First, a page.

Driven mainly by population and economic growth, total world food consumption is expected to increase over 50% by 2030 and may double by 2050 (Bruinsma, 2003; Barker et al., 2007). Most of the increase in food production in the next decades is expected to occur through further intensification of current cropping systems rather than through opening of new land into agricultural production (Gregory et al., 2002). Intensification of cropping systems has been a highly successful strategy for increasing food production. The best example is the well-known success of the Green Revolution, where the adoption of modern varieties, irrigation, fertilizers and agrochemicals resulted in dramatic increases in food production. However, this strategy also resulted in unexpected environmental consequences, one of them being the emissions of greenhouse gases (GHGs) into the atmosphere (Matson et al., 1998). Therefore, future strategies that promote further intensification of agriculture should aim at the development of sustainable cropping systems that not only consider increasing food production but that also look at minimizing environmental impact.

The concentration of GHGs (CO2, CH4 and N2O and halocarbons) has increased since the pre-industrial revolution years due to human activities. The atmospheric

© CAB International 2010. Climate Change and Crop Production (ed. M.P. Reynolds)

concentration of CO2 has increased from 280 ppm in 1750 to 3279 in 2005, and N2O has increased from 270 ppb to 319 ppb during the same time period, while CH4 abundance in 2005 of about 1774 ppb is more than double its pre-industrial value of 750 ppb (Solomon et al., 2007). These gases absorb light in the infrared regions and thus trap thermal radiation, which in turn results in global warming. The global warming potential (GWP) is a useful metric for comparing the potential climate impact of the emissions of different GHGs by expressing CH4 and N2O in CO2 equivalents. The GWP of N2O is 298 times, while CH4 is 25 times that of CO2 in a 100-year time horizon (Forster, 2007; Solomon et al., 2007).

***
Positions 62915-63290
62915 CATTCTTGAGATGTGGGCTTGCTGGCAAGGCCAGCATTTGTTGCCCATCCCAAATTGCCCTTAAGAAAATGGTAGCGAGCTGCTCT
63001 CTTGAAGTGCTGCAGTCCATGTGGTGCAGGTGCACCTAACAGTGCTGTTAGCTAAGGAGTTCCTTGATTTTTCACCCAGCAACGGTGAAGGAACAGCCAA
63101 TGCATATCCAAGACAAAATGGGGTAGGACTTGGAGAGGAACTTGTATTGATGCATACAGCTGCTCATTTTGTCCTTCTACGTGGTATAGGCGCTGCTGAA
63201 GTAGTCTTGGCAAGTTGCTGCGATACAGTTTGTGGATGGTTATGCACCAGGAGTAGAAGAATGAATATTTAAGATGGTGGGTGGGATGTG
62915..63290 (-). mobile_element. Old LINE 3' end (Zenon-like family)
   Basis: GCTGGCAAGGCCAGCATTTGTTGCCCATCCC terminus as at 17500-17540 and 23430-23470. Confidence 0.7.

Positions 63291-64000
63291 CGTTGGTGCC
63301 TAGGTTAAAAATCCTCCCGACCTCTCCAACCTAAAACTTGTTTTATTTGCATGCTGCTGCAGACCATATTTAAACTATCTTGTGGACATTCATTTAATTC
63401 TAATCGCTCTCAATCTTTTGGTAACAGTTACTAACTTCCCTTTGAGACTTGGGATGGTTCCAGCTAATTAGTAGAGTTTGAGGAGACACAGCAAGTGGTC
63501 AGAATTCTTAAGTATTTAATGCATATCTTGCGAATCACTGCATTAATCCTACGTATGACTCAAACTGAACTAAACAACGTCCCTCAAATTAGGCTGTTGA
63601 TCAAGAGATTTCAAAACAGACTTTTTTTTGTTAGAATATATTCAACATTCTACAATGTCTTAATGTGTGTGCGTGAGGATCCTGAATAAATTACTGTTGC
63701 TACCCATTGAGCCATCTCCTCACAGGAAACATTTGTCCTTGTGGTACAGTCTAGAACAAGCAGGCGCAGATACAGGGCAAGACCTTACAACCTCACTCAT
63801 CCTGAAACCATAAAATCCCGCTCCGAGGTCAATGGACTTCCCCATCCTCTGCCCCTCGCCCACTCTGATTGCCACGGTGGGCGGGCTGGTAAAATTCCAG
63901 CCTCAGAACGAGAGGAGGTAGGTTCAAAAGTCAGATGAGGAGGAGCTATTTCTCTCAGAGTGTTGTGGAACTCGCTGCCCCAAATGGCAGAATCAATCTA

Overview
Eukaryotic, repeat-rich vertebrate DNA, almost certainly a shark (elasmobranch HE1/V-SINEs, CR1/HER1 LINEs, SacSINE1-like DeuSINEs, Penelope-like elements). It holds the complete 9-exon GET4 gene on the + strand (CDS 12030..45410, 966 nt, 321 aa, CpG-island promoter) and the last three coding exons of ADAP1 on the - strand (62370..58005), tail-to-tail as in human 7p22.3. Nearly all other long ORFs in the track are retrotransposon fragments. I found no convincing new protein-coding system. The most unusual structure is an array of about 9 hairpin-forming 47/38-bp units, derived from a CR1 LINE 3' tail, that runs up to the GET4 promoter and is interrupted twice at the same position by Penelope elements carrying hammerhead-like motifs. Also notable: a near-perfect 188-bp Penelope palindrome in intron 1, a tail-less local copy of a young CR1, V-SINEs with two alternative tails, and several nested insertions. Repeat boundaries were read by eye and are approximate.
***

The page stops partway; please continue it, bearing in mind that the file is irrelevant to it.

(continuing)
At present, 40% of the Earth's land surface is managed for cropland and pasture (Foley et al., 2005). The most important cropping systems globally, in terms of meeting future food demand, are those based on the staple crops, rice, wheat and maize. Rice and maize are each grown on more than 155 million ha (FAOSTAT, 2009). In addition, rice is the staple food of the largest number of people on Earth. The geographic distribution of rice production gives particular significance to Asia where 90% of the world's rice is produced and consumed (Fig. 9.1). Maize is produced mainly in the Americas, followed by Asia and then Africa (Fig. 9.2). Maize is important as a staple crop (mainly in developing countries) but it is also important as animal feed and, increasingly, as biofuel. Wheat is the most widely grown crop, covering more than 215 million ha around the world, with Asia covering close to 50% of the world wheat area (FAOSTAT, 2009; Fig. 9.3).

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